Liking Pens Part II: Can Pens Be An Investment?

My thoughts for this post are as a follow up to the "Liking Pens" series and are about buying and selling pens as a possible investment.  Or, not necessarily seeing pens as only pens or possessions. 

Crazy thoughts, right?  But, Mike, pens aren't meant to be looked at in this way; they are meant to be enjoyed.... well, tell that to every business you buy pens from.  They make their living by "investing" into stock of pens and selling them for slightly more.  Of course I am not planning on going into business selling pens as I have plenty of great people to buy from: Pen Chalet, JetPens, Goulet Pens, Karas Kustoms, and others, but there are times when there are pens I want that they do not have or my new discoveries take me to the more rare or difficult to find models.

I'm going to again discuss rOtring as it is an area that I am familiar with and I guess I am sort of the go-to rOtring guy in the blog world due to my obsessions.  Hands down vintage rOtring pens are expensive, almost obscenely so in some instances, but supply, demand, and capitalism all play a part in this world we live in.  Scarcity breeds high demand and high demand generally breeds higher prices.  Economics in a nutshell.

I have amassed a small army of rOtring pens that on paper, from a financial standpoint, seems absolutely insane.  Even I think it is crazy sometimes!  With the going rate of vintage rOtring fountain pens around $200, when the numbers in your collection start climbing to the 7, 8, or 9 range you can start doing the math.  I'm sure people that were able to buy rOtring pens while they were being sold at your local office supply store cringe at the thought of how much these go for now.  

The truth is, I have yet to pay "full price" for a vintage rOtring fountain pen according to the going rate.  My obsession, I suppose, has bred an aspect of "the hunt" for the next great find.  I am scouring eBay nearly every day (not all day, but for a few minutes) looking through to find which one I might be able to acquire for a great deal.  In turn, if I choose, I can sell these pens and make a slight profit which can help fund others.  It is almost like a game.  Several pens in my collection I've acquired for less than $100 each in near mint or oven NOS condition.

The real problem lies in then being able to part with them.  This battle I discussed in Part I of the series, but is a real challenge when you start rationalizing in your mind that you really do need one of every nib size in both the silver and black 600 versions... really, you don't.

I haven't sold too many of my rOtring collection when looking at the lot as a whole, but have parted with nearly 10 over the last year all of which were for slightly higher than what I paid.  I'm not the type to take advantage of people in the least so each pen I've sold has been for less than the "market value" for sure.  Those that have bought have gotten what I would still consider a great deal.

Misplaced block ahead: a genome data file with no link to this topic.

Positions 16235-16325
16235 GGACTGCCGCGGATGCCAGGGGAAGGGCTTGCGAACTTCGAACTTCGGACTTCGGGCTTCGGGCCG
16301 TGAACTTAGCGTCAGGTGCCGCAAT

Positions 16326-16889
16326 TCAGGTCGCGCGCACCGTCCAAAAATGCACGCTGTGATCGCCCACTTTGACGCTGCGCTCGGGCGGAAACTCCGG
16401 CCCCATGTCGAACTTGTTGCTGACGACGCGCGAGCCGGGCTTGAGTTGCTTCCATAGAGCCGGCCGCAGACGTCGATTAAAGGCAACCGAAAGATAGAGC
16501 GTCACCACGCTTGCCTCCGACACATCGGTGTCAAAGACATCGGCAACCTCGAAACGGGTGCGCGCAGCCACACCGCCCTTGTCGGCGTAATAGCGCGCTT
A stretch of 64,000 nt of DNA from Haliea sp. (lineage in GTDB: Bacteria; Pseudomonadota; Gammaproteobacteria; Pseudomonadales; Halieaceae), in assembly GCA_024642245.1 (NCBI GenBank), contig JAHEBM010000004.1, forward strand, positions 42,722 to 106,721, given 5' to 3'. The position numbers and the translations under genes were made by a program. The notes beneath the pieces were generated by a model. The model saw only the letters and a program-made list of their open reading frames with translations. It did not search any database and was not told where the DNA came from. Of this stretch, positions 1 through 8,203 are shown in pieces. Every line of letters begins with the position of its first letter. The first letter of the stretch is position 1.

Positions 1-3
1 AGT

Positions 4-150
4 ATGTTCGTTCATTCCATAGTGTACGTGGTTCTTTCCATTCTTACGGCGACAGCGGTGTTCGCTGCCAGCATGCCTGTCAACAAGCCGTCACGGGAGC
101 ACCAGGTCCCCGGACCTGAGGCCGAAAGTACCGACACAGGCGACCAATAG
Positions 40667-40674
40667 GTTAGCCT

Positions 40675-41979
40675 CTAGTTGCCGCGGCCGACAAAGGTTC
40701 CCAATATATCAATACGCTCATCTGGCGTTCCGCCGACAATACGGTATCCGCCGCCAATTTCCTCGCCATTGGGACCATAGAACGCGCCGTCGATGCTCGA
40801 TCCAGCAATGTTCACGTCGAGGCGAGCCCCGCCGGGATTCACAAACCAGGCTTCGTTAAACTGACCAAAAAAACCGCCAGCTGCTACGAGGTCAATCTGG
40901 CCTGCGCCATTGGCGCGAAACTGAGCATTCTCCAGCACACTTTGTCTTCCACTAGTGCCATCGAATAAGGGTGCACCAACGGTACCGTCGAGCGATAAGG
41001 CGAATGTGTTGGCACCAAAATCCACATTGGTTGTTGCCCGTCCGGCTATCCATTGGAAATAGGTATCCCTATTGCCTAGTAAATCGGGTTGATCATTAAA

One of the benefits of doing this if able is the fact that I get to enjoy these pens yet, if I want/need to sell one or some I am unlikely to lose any money doing so and in most cases may pocket a few dollars to put towards the next.  Do I see my rOtring collection as a long-term, never part with type of thing?  For some of the pens, yes, I'll keep them forever if possible, but others are there to enjoy and may just be here for part of my journey.

I have this same ideology with my current fascination for the vintage Japanese Pilot pens like they Murex, Myu, M90, Custom, and Elites from the 1970's (except the M90 from 2008).  I am simply consumed by them right now which means I am always on the hunt.  I'll admit, I have bought a lot of these pens recently since the bug hit, but all have been within a price range where I could part with them for either a slight profit or at least the break even point if necessary. 

To raise funds for the new acquisitions, I've recently sold some of my other pens to make room for these ones.  A very fluid system that could leave some people going nuts, kind of like buying stocks I suppose.  It seems to work and is actually pretty fun.  It keeps things fresh.

Similar to the other post, I'm not entirely certain if there is a point or moral to the post, but is another peek into the mind of a pen fanatic and how I approach most of my pen purchasing decisions overall.  My pen journey is a bit more free spirited than many people I suppose as I buy and try new pens simply for the sake of learning what I like, what works the best, and ultimately what will likely stick.  Although it seems completely on the non-conservative side of the spectrum, it makes a bit more sense when seen through the lens of something temporary or as an investment.  Buy, try, see what sticks, potentially part with what you think won't.

Just don't let the collector bug grab hold too strongly...